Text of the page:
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Greek soldiers back home after 167 days in Turkish custody (picts, videos)

It was 3:19 Wednesday morning when the state airplane landed at the airport of Thessaloniki. On board were Greek soldiers Aggelos Mitretodis and Dimitris Kouklatzis, who touched again Greek soil after 167 days in Turkish custody.

Second Lieutnant Mitretodis and Sergeant Kouklatzis exited the airplane wearing military uniforms and not the civilian clothes in which they left the Turkish high security prison in Edirne.

They first greeted Defense Minister Panos Kammenos and the chief of General Staff  Alkiaviadis Stefanis.

Then they were lost in their parents’ arms  who hardly managed to withhold their tears seeing their children for the first time after five and a half months back to Greece.

“I thank all people who supported us,” Mitretodis said and refrained from answering reporters’ question about “how was it in the Turkish prison.”

“I want to send a message of unity. I hope their release on this important day will also mean another day for the Greek-Turkish relations,” Defense Ministry Kammenos said and underlined “I welcome the two soldiers and congratulate them for keeping their oath, for not given up the flag and for serving it under these conditions of captivity and who came back to continue serving the homeland.”

After the small welcome ceremony, the soldiers were taken to the military hospital for medical examination.

In a surprise move, a Turkish court ruled the release of the two Greek soldiers on Tuesday afternoon. They were allowed to leave the country pending trial.

They were released from prison late at night and after completing bureaucratic procedures they were taken to  a hospital for medical examination.

Under strict security measures they were taken to the airport of Corlu by Edirne, North-West Turkey, and got on board of the Greek plane.

Alternate Foreign Minister Giorgos Katorugalos and Deputy Chief of Staff Konstantinos Floros had flown to Turkey to secure the return of the two Greek soldiers back home.

Mitretodis and Kouklatzis were arrested by the Turkish Gendarme when they accidentally cross into Turkish territory due to bad weather conditions on March 1. They remained in Turkish custody in high security prison in Edirne for 167 days without pressed charges.

Turkish courts had rejected several requests for their release claiming they were at risk to leave Turkey pending trial.

President Recep Tayyip Erdogan had tried to exchange the two Greek soldiers with the eight Turkish servicemen who had fled to Greece and were granted political asylum after the failed coup in July 2016. The exchange was categorically denied by the Greek side.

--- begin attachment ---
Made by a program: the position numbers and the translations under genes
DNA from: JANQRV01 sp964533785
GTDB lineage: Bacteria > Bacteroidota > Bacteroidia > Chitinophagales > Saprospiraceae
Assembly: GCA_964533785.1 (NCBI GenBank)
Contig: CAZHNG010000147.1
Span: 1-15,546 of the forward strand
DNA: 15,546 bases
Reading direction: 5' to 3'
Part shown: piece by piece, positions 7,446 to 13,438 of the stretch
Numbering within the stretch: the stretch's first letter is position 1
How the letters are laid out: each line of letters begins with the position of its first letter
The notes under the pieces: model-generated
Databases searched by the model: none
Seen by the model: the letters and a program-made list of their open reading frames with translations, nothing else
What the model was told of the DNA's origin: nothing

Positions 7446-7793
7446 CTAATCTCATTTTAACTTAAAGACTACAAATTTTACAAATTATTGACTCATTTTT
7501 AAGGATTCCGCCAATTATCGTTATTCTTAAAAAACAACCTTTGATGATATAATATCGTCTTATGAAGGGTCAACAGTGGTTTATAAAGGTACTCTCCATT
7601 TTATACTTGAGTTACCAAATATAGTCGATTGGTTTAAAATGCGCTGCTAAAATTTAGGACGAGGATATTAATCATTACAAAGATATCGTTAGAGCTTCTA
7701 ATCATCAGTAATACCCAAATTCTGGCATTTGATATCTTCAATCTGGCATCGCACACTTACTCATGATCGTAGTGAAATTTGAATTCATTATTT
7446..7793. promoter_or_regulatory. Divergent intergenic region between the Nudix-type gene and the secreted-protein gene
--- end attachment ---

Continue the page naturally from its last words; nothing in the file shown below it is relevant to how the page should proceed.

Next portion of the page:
According to Turkish media, the court ruled their release on Tuesday, after thorough investigation in the mobile phones of Kouklatzis and Mitretodis proved that they were found “clean”, that is the two had not filmed or shot pictures from the forbidden military zone.

They two Greek soldiers were at risk to be charged with espionage.

Their release was a surprise for everyone and the decision is clearly a political one. Greek media suggest that their names were on a list of 15 foreign nationals currently in Turkish prisons US officials gave to a delegation from Ankara beginning of the month. The Turkish officials had flown to Washington to reach a deal with the US administration over US pastor Andrew Brunson. Donald Trump imposed strict financial sanctions on Turkey and will continue to do so, until the pastor is released. Turkish media report on Wendesday that Brunson will be released in upcoming weekend. So maybe Erdogan did not want to lose face and release only him.

Greece has taken several diplomatic initiatives but also practical steps to facilitate the release.

Once in Greece, the Mitretodis and Kouklatzis will not have to return to Turkey to attend their trial. They can be reportedly tried in absentia with only their lawyers’ presence.

According to Greek media, the sentence a Turkish court could impose on them could be in relation the time they spent in Turkish custody: 5.5 months or 167 days.

The release was hailed by all political parties.

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